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Associate of Respiratory Care: Degree Overview

An associate's degree in respiratory care allows students to learn how to supervise patients on ventilators, assist physicians with procedures such as heart catheterization and develop individualized care plans. This program requires hands-on training.

Essential Information

An Associate of Science or Associate of Applied Science in Respiratory Care program teaches students to evaluate, treat and assist patients suffering from breathing problems. Students in these programs participate in lecture courses, hands-on training labs and clinical experiences in hospitals or similar healthcare facilities. This program usually takes about two years to complete and is offered at community colleges, allied health schools or vocational schools. Graduates are prepared for professional licensure, which is mandatory in most areas of the country.


Associate's Degree Programs in Respiratory Care

Students must have a high school diploma or a GED certificate. High school coursework in biology and chemistry is recommended. Before admission to the respiratory therapy degree program, a student usually must have completed at least 12 hours of college coursework, including chemistry and biology.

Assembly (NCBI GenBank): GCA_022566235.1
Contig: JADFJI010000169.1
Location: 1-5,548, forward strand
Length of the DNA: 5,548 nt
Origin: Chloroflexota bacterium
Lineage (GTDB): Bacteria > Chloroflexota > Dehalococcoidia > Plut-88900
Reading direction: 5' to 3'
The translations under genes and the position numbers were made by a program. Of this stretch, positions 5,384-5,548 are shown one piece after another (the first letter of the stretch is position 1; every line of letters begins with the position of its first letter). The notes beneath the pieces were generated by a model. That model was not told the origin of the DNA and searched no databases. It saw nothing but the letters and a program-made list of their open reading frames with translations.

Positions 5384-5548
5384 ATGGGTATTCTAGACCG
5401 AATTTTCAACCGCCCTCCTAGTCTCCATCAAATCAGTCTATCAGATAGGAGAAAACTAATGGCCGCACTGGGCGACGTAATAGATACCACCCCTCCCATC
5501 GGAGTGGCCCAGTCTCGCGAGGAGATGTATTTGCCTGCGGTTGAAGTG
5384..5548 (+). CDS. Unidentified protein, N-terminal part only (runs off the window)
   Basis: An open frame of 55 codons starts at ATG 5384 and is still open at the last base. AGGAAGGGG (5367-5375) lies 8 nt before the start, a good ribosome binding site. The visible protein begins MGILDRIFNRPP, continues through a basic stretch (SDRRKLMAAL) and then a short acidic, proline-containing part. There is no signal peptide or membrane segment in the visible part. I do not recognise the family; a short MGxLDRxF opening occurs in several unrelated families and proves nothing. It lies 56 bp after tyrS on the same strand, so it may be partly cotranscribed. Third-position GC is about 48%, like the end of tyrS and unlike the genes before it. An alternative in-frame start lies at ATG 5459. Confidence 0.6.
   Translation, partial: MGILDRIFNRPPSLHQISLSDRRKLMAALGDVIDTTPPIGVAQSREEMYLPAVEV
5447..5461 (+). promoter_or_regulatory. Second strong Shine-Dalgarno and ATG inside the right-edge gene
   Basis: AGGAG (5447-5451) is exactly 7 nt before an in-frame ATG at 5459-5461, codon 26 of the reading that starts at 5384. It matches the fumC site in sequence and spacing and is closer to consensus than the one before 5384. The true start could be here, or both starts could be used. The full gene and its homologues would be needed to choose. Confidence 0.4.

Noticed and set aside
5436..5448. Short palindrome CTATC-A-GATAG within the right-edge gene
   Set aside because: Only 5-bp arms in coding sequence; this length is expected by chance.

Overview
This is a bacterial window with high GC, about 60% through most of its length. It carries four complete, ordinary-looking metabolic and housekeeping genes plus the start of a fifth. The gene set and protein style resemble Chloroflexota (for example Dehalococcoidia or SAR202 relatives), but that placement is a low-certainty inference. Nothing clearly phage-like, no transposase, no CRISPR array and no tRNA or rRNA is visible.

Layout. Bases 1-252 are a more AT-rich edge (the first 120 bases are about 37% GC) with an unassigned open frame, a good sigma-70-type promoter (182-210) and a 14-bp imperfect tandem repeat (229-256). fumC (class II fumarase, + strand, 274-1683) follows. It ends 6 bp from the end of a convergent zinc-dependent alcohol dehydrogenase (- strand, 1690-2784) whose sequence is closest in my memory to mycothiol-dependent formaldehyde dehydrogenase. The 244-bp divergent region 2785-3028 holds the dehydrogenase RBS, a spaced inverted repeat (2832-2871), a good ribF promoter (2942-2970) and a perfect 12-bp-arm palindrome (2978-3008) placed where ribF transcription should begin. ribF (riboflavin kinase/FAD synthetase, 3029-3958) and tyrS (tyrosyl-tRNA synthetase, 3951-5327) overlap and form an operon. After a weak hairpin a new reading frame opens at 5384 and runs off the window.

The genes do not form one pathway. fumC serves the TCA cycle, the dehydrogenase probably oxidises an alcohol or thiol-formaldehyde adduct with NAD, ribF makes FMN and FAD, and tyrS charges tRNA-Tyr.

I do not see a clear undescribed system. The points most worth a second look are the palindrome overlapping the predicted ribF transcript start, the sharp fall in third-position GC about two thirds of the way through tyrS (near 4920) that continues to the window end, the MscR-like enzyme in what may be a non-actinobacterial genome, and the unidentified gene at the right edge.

Curriculum includes anatomy and the technical aspects of patient care, but a respiratory therapist also must have a good command of communications skills, chemistry and math principles. Course topics may include:

  • Principles of mechanical ventilation
  • Medical ethics
  • Psychology
  • Geriatrics and pediatrics
  • Basic anatomy
  • Computer skills

Employment Outlook and Salary Information

Employment may be pursued in hospitals, long-term care homes, ambulance services and with home care providers. The U.S. Bureau of Labor Statistics (BLS) predicted that employment for respiratory therapists would grow by 12% from 2014-2024, due primarily to an aging population, but also due to increasing involvement of respiratory care professionals in overall case management. The mean annual salary for a respiratory therapist was $59,640 in May 2015, the BLS reported.

Licensing, Professional Certification and Continuing Education

Most states require that respiratory therapists be licensed. Licensing is usually achieved by meeting the certification requirements of the National Board for Respiratory Care (NBRC), which offers certifications at several levels and in several specialty areas.

Opportunities for career advancement are open to respiratory therapists who hold bachelor's or master's degrees. They can move into supervisory positions in medical care facilities or become managers with home health care businesses. Some respiratory therapists teach or work with medical device suppliers and manufacturers.

Students who earn an associate's degree in respiratory care will receive a combination of classroom instruction and hands-on instruction. Graduates are usually prepared for licensure and entry-level work in the field, though they can also pursue bachelor's degrees to potentially improve career prospects.

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